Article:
Close your laptop and exit the coffee shop—public Wi-Fi is not safe.
On Monday, security researchers disclosed a severe flaw in the protocols used by all modern Wi-Fi networks that gives hackers a way to steal personal information from nearly all of your internet-connected devices, including smartphones, laptops, tablets, and smartwatches. The weakness leaves your credit card numbers, passwords, chat messages, emails, photos, and other personal information at risk. It could even let attackers inject and manipulate data by adding ransomware or malware onto a website.
Yes, we all hear these dire warnings about scary “hackers” all the time. But this one is serious. So serious, in fact, that you should avoid connecting any of your tech to public Wi-Fi unless you’re certain its received patches to fix a critical weakness in the wireless standard.
Here’s what you need to know before working remote results in a full-blown disaster.
Every Wi-Fi device is vulnerable
While all Wi-Fi-enabled devices are affected by the flaw, Android smartphones and Linux computers are most vulnerable to a particularly devastating variant of the attack.
The most effective attack was used against “clients,” not access points (like your home router), but you should still avoid connecting to public Wi-Fi services. The attack, dubbed “KRACK,” is only effective if the hacker is in proximity to your device, so you’re likely more safe at home or at work. But popular areas for public Wi-Fi, like your local coffee shop or airport, remain at risk.
Not only do these networks allow access without authentication, but there is also the uncertainty that the equipment providing the connection is outdated and, therefore, unsecure. There’s virtually no way of knowing if a public access point has received the necessary updates to fix the KRACK flaw or whether those updates were ever installed.
When can I reconnect?
None of the online guides for safely browsing public Wi-Fi will save you from this latest vulnerability. We recommend staying away from public Wi-Fi until your devices receive software updates that fix the issue. If you’re not sure, search your device’s manufacturer to see if they’ve released a statement on the matter or created a support page with links on how to update your device’s Wi-Fi security. Until then, use cellular networks when possible or connect your gadgets directly to a router to bypass the wireless protocol.
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The good news is that you don’t need to rely on businesses and venues to update the firmware on their routers. The security researchers who discovered KRACK, Mathy Vanhoef, explained why in a blog post (emphasis his):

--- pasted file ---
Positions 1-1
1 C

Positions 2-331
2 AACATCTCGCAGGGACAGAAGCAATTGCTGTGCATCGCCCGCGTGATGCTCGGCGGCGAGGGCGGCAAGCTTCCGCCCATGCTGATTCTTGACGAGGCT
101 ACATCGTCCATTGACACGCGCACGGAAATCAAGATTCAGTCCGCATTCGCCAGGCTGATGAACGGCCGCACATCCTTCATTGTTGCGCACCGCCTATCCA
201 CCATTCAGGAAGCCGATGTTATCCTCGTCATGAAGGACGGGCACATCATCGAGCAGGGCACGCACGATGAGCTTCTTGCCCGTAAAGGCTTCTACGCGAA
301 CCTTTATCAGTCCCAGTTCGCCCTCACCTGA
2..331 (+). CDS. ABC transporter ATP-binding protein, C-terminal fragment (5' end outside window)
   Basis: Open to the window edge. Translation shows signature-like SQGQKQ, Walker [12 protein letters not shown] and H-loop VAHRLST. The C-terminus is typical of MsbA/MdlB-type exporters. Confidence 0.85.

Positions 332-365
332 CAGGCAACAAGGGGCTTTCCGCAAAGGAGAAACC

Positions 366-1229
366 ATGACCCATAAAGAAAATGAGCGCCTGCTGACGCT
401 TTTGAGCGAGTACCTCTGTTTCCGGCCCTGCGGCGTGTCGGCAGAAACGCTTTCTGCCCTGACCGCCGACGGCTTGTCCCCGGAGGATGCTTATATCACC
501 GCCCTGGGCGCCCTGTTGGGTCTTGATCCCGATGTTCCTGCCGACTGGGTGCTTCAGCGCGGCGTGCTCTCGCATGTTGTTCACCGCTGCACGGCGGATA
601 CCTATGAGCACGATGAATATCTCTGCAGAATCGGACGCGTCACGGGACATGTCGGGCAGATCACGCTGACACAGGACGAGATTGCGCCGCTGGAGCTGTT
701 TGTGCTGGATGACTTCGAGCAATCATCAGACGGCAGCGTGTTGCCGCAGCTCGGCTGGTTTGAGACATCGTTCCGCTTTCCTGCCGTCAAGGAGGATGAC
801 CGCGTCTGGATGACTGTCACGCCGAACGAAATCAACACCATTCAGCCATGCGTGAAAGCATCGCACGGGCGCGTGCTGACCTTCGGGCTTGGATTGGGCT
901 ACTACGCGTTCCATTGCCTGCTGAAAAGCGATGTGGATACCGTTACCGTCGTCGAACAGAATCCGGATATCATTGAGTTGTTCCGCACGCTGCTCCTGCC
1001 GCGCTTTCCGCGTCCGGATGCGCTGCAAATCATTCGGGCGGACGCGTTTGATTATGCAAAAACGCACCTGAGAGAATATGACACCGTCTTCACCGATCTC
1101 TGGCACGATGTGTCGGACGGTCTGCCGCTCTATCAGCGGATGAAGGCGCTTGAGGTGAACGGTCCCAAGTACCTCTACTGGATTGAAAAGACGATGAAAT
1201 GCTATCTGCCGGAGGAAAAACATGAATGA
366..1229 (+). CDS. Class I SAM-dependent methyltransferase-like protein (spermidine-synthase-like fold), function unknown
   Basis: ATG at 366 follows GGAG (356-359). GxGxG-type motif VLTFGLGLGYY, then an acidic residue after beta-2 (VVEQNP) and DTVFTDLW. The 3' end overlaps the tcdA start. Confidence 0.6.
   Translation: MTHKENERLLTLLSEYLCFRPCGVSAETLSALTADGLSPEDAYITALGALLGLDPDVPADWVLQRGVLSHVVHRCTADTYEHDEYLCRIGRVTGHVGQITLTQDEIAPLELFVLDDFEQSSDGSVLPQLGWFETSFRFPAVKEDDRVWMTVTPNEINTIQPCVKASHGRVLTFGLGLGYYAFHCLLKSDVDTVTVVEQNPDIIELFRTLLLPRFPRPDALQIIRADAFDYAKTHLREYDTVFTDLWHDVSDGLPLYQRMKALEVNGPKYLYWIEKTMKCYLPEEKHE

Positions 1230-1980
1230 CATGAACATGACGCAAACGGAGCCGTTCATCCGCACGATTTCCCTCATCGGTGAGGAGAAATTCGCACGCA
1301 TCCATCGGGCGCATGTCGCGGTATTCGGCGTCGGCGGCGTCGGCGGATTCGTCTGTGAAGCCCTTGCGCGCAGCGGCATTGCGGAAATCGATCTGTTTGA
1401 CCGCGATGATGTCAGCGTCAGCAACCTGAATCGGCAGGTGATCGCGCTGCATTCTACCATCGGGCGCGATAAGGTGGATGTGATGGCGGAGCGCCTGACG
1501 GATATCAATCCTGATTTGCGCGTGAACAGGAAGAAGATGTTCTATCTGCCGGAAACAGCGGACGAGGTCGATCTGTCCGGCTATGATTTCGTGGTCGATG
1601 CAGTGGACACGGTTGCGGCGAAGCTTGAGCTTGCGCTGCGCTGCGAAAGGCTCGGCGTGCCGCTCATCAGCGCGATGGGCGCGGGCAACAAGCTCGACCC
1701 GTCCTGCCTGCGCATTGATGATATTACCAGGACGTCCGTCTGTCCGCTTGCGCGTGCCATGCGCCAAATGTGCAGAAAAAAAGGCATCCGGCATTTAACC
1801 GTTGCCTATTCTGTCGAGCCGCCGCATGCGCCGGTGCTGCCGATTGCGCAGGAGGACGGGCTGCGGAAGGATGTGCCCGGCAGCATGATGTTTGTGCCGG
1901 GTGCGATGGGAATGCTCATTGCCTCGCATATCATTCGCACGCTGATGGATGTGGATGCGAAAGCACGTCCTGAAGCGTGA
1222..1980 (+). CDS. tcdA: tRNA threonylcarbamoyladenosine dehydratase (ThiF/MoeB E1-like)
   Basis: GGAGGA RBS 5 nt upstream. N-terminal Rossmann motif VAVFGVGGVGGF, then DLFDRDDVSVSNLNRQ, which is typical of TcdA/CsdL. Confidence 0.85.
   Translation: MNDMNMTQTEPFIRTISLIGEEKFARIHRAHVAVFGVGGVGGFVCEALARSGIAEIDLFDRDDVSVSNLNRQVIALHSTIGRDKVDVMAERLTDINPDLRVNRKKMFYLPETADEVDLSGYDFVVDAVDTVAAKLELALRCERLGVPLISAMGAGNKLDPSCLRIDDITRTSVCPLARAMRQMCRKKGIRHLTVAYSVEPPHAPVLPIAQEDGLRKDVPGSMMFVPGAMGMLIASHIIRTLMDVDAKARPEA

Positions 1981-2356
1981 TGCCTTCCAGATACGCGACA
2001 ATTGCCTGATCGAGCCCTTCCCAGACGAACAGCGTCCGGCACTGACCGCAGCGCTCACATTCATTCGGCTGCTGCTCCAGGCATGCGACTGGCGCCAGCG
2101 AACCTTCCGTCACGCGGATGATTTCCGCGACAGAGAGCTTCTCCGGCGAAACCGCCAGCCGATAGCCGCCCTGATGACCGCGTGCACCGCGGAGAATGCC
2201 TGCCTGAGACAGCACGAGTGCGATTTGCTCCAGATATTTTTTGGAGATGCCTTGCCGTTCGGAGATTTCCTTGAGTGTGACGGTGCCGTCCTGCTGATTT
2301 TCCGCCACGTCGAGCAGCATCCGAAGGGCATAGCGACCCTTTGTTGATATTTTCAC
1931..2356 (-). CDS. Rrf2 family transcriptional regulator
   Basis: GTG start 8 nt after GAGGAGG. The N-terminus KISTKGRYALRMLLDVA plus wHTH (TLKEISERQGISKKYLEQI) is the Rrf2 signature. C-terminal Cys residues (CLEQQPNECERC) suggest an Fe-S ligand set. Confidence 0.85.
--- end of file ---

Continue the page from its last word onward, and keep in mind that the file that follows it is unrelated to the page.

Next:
“No, luckily implementations can be patched in a backwards-compatible manner. This means a patched client can still communicate with an unpatched access point, and vice versa. In other words, a patched client or access points sends exactly the same handshake messages as before, and at exactly the same moments in time. However, the security updates will assure a key is only installed once, preventing our attacks.”
Even without KRACK, public Wi-Fi is considered extremely insecure. To bolster your defenses, you should always use a virtual private network (VPN) when connecting to a public Wi-Fi access point. A VPN will encrypt your traffic and give you an added layer of protection.
— Cisco_East_SE (@Cisco_East_SE) October 16, 2017
Who released a fix?
Companies are scrambling to release firmware updates to their products to fix the potentially devastating vulnerability. Here’s a look at who is and isn’t safe from the attack.
Starbucks, the world’s largest coffee chain and hub for free internet moochers, told the Daily Dot that its public Wi-Fi systems were not affected by the hack.
“I can share that Starbucks takes very seriously its obligation to protect our customers. We have controls in place to protect our customers and can confirm that our systems are not impacted by the Krack Wi-Fi attack.”
Given the severity and breadth of the KRACK vulnerability, however, you should still use a VPN when connecting to Starbucks Wi-Fi (as you always should anyway).
Apple has not publicly commented on how its latest versions of macOS and iOS are affected by KRACK. However, iMore’s Rene Ritchie reports that Apple’s various operating systems are only partially affected and that the company has rolled out patches in beta versions of its software.
Google promised a fix for its devices “in the coming weeks.” Google’s Pixel and Nexus devices will be the first to receive the update followed by devices from third-party vendors like Samsung and LG. The company said it will also release a fix for its routers as soon as possible.
Intel issued an update for a bunch of popular Wi-Fi cards commonly used in laptops. You can download the fix at this link.
Belkin provided the Daily Dot with the following statement, saying it will posts updates regarding its products “if and when required”:
“Belkin International (Belkin Linksys, and Wemo) is aware of the WPA vulnerability. Our security teams are verifying details and we will advise accordingly. Also know that we are committed to putting the customer first and are planning to post instructions on our security advisory page on what customers can do to update their products, if and when required.”
Netgear told us it already fixed several of its products.
NETGEAR is aware of the recently publicized security exploit KRACK, which takes advantage of security vulnerabilities in WPA2 (WiFi Protected Access II). NETGEAR has published fixes for multiple products and is working on fixes for others. Please follow the security advisory for updates.
We reached out to several other companies and will update this article if we hear back.